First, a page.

At 57 you would think I know what my future looks like. But I don't. I'm still searching for it.
This is not your typical 50 something story. Or maybe it is. After 57 years, I realize nothing is typical and everyone has their own story.
After the birth of my two children, I stopped wearing bikinis. I was no longer into showing off my midriff. Now that I'm in my 50s and live in Florida, I can't quite give up wearing shorts but it doesn't mean I'm comfortable showing off my baggy knees.
Let's talk about knees. And backs. And fingers. Arthritis is settling in. Each day my husband and I sing a song of grunts and groans as we pull ourselves out of bed, creaking and cracking our way to the kitchen for morning coffee.
We keep a pair of reading glasses on the windowsill so we can read the cooking directions on the box of rice.
Our friends are becoming grandparents. My kids are still in college, so this makes me feel younger than I am. I felt the same way in my 40s when my friends' kids were entering high school and I was attending Christmas shows at the elementary school. "What do you mean you've never heard of Barney or the Rugrats?" I'd ask. This is one of the many magical tricks I use to fight the relentless march of time. At 57 I now find myself listening to more hip-hop, progressive bluegrass and neo-psychedelia than most of my friends.
Never one to stress over an unmade bed, I invited my friends to dinner or wine emergencies even when my house wasn't clean but now I am beginning to notice even the most neurotic of housekeepers are doing this too, because at 57 we realize it is not the pile of bills left on the kitchen counter but the precious time spent together that we will remember at the end of the evening.
Fifty seven is not only a time when you attend lots of friends' parents funerals but you begin to find yourself attending the funerals of friends.
As my uncle once said to my father at their older brother's funeral, "We're in the front row now." My husband recently lost his oldest brother and there is something about losing a sibling that sharply reminds you of your own mortality.
At 57, you finally understand that old saying, you can't please all of the people all of the time. And you realize if you are pleasing everyone, you are doing something seriously wrong.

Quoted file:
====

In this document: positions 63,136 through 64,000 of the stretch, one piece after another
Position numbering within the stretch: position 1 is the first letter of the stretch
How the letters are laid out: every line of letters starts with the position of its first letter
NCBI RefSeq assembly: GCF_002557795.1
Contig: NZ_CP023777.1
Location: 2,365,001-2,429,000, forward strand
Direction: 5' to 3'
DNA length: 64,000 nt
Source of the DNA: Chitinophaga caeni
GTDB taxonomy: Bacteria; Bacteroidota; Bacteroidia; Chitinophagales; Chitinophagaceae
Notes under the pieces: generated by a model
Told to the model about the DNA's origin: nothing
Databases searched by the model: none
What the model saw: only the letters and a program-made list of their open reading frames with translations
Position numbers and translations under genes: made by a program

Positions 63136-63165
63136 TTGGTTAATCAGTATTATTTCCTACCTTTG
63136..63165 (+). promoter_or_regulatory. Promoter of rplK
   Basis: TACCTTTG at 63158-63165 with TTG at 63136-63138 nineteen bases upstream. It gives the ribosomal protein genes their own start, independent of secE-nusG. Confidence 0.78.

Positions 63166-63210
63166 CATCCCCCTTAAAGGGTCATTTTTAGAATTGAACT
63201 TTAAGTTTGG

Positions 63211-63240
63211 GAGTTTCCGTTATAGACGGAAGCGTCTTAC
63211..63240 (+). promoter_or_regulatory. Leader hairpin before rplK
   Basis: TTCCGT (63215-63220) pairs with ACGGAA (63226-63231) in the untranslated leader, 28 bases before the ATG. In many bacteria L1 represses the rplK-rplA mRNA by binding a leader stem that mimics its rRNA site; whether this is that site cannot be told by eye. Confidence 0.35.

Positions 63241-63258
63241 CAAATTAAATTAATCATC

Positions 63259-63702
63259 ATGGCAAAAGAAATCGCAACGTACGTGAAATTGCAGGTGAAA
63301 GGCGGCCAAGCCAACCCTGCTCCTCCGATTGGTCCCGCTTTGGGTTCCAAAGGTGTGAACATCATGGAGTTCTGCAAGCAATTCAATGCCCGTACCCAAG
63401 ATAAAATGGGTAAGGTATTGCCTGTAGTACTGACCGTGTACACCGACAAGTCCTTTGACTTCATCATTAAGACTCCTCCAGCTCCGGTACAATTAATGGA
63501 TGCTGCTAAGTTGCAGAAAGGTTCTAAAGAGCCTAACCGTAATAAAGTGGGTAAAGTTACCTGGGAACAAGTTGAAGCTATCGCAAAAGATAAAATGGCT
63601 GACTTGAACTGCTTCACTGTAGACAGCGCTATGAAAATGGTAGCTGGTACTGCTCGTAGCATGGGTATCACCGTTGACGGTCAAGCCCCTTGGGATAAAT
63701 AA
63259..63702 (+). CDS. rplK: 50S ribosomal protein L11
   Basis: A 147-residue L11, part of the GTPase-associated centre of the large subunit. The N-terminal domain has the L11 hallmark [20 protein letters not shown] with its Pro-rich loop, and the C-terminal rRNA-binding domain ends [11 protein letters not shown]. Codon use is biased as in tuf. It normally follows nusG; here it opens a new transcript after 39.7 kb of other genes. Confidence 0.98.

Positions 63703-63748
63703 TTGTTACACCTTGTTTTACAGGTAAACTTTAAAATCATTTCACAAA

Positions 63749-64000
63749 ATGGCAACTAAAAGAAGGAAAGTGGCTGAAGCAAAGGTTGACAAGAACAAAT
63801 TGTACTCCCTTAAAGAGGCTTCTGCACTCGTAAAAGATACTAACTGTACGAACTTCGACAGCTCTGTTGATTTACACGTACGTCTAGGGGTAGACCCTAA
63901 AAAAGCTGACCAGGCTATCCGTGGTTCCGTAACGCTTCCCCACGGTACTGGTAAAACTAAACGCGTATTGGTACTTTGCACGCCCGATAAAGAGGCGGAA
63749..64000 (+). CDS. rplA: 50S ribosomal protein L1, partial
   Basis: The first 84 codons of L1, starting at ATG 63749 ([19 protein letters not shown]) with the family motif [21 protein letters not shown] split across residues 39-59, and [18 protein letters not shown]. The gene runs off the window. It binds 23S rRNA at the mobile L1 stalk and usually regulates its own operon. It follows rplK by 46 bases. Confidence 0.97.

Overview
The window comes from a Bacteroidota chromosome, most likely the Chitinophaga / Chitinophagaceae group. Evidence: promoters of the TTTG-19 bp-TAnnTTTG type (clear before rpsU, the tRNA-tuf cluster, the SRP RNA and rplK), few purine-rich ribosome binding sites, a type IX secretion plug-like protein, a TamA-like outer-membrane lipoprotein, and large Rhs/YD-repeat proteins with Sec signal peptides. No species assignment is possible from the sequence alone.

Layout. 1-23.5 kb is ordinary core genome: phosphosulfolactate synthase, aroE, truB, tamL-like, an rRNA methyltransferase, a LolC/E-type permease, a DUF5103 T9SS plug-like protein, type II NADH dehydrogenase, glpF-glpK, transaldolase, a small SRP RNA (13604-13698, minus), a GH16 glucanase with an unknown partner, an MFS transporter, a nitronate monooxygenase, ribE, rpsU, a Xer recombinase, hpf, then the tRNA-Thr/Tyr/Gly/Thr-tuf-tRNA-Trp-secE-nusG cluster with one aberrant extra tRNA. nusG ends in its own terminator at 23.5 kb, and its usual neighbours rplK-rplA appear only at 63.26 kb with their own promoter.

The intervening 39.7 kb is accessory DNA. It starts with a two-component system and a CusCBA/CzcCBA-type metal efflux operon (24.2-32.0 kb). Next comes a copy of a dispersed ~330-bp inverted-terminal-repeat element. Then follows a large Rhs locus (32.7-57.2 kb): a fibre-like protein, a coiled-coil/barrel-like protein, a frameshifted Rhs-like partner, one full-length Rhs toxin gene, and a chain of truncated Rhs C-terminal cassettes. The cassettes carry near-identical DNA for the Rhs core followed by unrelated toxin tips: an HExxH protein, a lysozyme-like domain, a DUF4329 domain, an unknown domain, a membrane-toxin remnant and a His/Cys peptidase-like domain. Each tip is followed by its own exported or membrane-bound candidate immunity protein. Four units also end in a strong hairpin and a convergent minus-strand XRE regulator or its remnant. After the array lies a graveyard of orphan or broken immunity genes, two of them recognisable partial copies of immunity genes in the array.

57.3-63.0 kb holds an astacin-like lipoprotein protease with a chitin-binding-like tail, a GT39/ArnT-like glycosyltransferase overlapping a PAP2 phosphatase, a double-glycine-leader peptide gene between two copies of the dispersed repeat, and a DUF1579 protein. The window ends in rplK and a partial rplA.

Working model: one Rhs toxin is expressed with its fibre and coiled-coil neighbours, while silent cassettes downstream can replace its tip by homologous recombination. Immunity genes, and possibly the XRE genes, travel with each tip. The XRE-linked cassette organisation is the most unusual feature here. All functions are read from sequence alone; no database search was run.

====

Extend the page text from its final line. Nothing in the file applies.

Those of us who grew up in 1957 came of age during a time of great upheaval. The Civil Rights Movement. The Women's Movement. The Vietnam War. But by the time we graduated from college in 1979, the pendulum was beginning its swing to the right.
History repeats itself. If you live long enough you learn this is true. We once again find ourselves in a time of great upheaval, still fighting some of the very same battles. The outcome of the wars in Afghanistan and Iraq are still unresolved. Apparently a woman's right to birth control is also still unresolved. Income inequality is at an all time high. Some of us who graduated from college during a recession now find ourselves trying to rebuild our nest egg after another recession, wondering if we will ever retire.
The first presidential campaign I worked for was George McGovern's, before I could even vote. The last campaign I worked for was Barack Obama's. In between those two elections I watched my country change in ways I never imagined. An African American had been elected president but 24/7 news and talk radio changed our political discourse and not for the better. I no longer watch a lot of TV news but I do like drinking my morning coffee with Charlie Rose and I read the New York Times every day.
Between the Nixon and Obama presidencies, I have remained a liberal and I'm not afraid to say it out loud although I've taken some heat for it over the years, and still do. At 57, I admit I'm disillusioned with my ability to change the world, but occasionally, when something really upsets me, I can't help but try.
Some people have told me I should have things figured out by this time in my life. They must have been traveling a smoother road over the past six decades. Maybe they never took a detour. Maybe their American Dream really did come true.
Fifty seven year olds are noisy sleepers. A good night's rest is often elusive. Husbands and wives argue over who made more noise the night before. "You woke me up with your snoring." "No, you woke me up with that whistle sound you make." A secret benefit of living in an empty nest are the empty bedrooms.
At the age of 57, I find myself trying to find meaning at a time when some might think my best days are behind me. Each morning I wake with the intention of finding the sunshine in the day ahead. (Full disclosure: This isn't that hard to do in South Florida.)
I am working temporary accounting jobs because that is the job I fell into many years ago but I spend most of my time writing. When asked what I do for work, I find myself answering, I am a writer. Although it doesn't pay the bills, I am still chasing the dream. I've published two novels, I blog, and I write pieces here on the Huffington Post, so yes, at 57 I can call myself a writer.
At this point in my life I realize Paul Bowles was correct when he said "security is a false God." What I am searching for at fifty seven are not possessions or money in the bank, for all those things can be lost in an instant. Job losses, illness, foreclosures, the loss of a loved one, all these things can and will rock that false sense of security.
At 57 I live with the choices and mistakes I have made, along with the curveballs that were thrown my way. I accept the fact there will always be more questions than answers. As at any age, the only true choice I have is how I deal with life's ups and downs but at 57 I have come to accept this. Not everything can be controlled.
Time is my most precious commodity and I intend to make the most of it.